Trust me and the millions of Americans who are struggling with student loan debt today. Taking out loans to pursue your education is simply not a good idea. If you’re reading this book, chances are you’ve already completed college and are currently repaying loans. If this is you, don’t fret. You’re in good company; and the next chapter will help you with the process of getting out of debt. But even though you’re done with college, I would still recommend giving this chapter a read so you can educate yourself on how to earn a degree debt-free and pass this advice on to all of the young people you know. The truth is that friends and family are the most common source of college-going advice, and we’ve got to make sure that the younger folks following in our footsteps don’t make the same mistakes.

HOW TO GO TO COLLEGE DEBT-FREE                                                        

Despite what you may have been led to believe by our debt-burdened society, earning a college degree without going into debt is completely possible. There is a range of options available based on your academic background and family finances.                                              

Don’t feel bad if you haven’t heard of these paths before. The typical high school guidance counselor is overworked, underpaid, and usually untrained in college access. With hundreds of students on a typical caseload, it’s nearly impossible for the average counselor to provide individualized college guidance.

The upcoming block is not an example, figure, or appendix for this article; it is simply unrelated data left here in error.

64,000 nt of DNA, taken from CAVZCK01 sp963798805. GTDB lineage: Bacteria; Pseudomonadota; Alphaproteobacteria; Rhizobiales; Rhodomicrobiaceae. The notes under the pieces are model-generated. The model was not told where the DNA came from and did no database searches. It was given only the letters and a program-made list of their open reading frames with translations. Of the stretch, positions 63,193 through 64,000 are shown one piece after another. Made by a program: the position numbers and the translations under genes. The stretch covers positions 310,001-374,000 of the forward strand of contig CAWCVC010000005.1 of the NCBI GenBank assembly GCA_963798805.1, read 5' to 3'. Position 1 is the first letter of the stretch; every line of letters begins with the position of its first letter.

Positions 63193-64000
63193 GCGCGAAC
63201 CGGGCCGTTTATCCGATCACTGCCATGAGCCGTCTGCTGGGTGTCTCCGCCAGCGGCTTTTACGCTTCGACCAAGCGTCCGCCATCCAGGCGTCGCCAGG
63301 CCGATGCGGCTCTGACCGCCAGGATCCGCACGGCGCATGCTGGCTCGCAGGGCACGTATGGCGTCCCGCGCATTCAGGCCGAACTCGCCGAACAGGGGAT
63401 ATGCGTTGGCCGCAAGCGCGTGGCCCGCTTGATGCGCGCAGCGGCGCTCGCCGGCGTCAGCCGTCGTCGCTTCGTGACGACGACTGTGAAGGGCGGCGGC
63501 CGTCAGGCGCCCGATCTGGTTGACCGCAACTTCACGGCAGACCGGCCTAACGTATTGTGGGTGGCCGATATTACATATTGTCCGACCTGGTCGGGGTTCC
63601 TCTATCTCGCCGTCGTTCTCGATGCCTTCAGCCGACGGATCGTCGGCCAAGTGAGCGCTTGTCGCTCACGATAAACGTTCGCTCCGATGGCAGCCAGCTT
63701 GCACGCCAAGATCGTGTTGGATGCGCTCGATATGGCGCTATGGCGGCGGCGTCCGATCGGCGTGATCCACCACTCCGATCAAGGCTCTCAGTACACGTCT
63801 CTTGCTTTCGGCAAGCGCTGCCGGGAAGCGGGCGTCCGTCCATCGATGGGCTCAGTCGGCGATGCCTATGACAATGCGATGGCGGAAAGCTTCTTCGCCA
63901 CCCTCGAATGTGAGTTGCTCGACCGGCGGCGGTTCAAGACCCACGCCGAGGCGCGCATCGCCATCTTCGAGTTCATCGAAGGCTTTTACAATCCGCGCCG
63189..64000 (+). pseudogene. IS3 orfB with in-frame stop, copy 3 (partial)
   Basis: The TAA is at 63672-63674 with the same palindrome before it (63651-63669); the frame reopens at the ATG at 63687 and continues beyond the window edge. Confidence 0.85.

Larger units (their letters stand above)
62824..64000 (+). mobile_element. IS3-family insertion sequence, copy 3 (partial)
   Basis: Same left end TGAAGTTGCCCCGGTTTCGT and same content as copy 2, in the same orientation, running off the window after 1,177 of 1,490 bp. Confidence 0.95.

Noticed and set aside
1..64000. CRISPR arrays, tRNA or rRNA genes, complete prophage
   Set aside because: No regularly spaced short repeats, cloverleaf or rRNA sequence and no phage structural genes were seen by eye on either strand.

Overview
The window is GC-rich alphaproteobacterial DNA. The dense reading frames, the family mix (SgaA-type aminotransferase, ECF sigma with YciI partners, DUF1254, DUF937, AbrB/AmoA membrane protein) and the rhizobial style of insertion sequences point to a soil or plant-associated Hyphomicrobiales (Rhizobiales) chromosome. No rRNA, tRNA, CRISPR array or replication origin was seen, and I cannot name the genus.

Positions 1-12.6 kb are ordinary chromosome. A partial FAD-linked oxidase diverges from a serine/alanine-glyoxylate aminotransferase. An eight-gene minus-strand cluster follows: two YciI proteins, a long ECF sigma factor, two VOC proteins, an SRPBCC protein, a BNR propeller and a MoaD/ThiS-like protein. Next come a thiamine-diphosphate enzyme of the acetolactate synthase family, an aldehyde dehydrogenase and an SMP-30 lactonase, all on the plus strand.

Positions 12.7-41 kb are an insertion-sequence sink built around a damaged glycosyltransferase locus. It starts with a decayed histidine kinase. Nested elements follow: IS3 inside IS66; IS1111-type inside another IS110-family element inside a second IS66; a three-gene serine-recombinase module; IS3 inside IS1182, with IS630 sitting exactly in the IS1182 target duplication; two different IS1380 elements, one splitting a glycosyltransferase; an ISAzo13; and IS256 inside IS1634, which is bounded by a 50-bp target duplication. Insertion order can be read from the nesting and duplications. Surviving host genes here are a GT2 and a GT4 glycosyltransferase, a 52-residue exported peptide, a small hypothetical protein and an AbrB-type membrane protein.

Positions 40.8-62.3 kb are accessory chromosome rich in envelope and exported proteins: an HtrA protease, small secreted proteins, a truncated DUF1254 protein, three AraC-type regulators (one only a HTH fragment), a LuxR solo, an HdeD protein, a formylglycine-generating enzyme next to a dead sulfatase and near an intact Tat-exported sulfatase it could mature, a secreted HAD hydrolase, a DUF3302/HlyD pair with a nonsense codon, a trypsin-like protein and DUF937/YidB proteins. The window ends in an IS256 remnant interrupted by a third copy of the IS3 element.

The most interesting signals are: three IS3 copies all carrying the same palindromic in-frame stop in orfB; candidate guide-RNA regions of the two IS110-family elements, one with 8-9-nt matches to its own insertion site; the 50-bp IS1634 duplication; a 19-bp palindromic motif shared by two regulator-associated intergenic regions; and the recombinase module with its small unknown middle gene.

And it’s not just public school students who suffer. Private school counselors may also have blind spots, often because they are unfamiliar with opportunities reserved for students of color or unaware of financial aid and scholarship options for lower-income families. I’ve heard from just as many public school graduates as private school grads about the lack of quality college guidance they received from their high school counselor. This isn’t to vilify those professionals, but to encourage you to do your own research and chart out a smart path for your education and your financial future.                                              

There are two important things you need to know to attend school debt-free. The first is how much the school actually costs. Universities and colleges have what’s called a “sticker price,” which is its published tuition and fee rates. But there is also a “net price,” which is the amount you would be asked to pay given your specific financial and academic circumstances. You can find the net price for any school by googling the name of that school plus “net price calculator.”      

Every school has a net price calculator on its website, usually in the financial aid section. This calculator can give you an idea of how much money you will actually need to cover the bill. Once you know the true cost of attendance, next you’ll need to figure out how to pay for it. Here is a quick summary of the types of funding available based on certain characteristics:

Student BackgroundFunding Sources
TalentedMerit Scholarships
Low-incomeNeed-based scholarships
Low-income, high-achieverColleges that meet 100% of need
Middle-income, middle-achieverOutside scholarships & cash flow

This is an excerpt from the #1 bestselling book, The Black Girl’s Guide to Financial Freedom: Build Wealth, Retire Early, and Live the Life of Your Dreams by Paris Woods. Learn more and get your copy today by visiting http://pariswoods.com.

Watch Paris Woods on the April 27, 2022 episode of Wealth Wednesdays on the Good Reason Houston instagram.